WNKW made a return appearance on 'Fringe' this past week. As I mentioned in an earlier post, WNKW should be a NYC TV station, as it was the place of employ for the main characters in 'Jack & Jill'.

Before, my splainin was that its reporters were filing news reports that were then picked up by other news outlets from outside their broadcast area. This would splain why WNKW showed up onscreen from the Homestead, Florida, region in 'Invasion', and why it appears now on 'Fringe' which is generally taking place in the Boston area.

However, this doesn't splain why the call letters were for Channel 42 in the first episode, and for Channel 5 in the second.

There could be three ways to go with this.

1) Two different TV channels in the Boston area picked up the news reports from WNKW, probably small independent stations without the facilities to produce their own news broadcasts.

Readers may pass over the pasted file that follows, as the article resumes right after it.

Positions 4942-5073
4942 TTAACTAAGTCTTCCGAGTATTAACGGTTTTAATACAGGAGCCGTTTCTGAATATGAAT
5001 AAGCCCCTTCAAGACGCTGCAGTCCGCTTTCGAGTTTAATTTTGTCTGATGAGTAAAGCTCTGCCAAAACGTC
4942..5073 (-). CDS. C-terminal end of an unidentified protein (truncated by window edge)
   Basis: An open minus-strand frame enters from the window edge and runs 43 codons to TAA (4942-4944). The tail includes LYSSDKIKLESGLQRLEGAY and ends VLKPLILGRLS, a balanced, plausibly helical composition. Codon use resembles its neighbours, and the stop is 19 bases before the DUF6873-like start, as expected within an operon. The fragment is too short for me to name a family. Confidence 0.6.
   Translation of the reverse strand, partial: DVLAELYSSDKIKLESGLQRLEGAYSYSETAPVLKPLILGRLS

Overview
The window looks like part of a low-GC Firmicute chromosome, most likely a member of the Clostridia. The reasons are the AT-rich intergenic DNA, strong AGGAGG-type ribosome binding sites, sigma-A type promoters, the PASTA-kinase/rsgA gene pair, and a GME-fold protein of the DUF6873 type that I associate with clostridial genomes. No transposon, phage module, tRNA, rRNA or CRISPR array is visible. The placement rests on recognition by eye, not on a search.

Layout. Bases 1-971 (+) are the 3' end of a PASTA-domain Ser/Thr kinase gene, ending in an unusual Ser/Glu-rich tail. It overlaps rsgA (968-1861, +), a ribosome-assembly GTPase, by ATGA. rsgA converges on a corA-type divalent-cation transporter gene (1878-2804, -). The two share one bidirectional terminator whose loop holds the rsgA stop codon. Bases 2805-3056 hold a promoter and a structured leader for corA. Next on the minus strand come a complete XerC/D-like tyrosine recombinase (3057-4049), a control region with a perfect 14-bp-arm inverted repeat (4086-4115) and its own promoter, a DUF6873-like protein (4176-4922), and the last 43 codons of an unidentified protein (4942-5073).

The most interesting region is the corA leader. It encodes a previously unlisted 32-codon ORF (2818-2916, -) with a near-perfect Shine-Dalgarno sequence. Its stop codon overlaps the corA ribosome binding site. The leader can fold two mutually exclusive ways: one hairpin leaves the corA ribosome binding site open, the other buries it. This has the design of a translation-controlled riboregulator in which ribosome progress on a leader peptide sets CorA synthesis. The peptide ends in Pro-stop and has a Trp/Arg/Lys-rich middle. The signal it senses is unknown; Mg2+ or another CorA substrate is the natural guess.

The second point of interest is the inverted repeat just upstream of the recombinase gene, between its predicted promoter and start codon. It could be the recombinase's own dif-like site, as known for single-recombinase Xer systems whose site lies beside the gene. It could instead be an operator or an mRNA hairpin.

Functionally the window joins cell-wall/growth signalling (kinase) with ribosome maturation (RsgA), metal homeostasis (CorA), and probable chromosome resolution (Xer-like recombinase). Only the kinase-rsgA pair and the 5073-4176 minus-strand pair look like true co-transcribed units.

2) Channel 42, being a UHF station, could be a satellite for Channel 5, which would have the stronger signal, but which might not reach the area covered by 42. (I don't know if this still happens, but I know it used to be widespread just in the smaller state of Connecticut back when I was growing up there.)

3) The station that has the contract for use of WNKW news reports applied for and received permission from the FCC to upgrade their signal from UHF 42 to VHF 5.
Perhaps most of these crunchy bits of pretzel logic (Sorry, been in a Steely Dan mood all week) might not make sense or are not feasible in the real world. But then again, the rules can be different in Toobworld.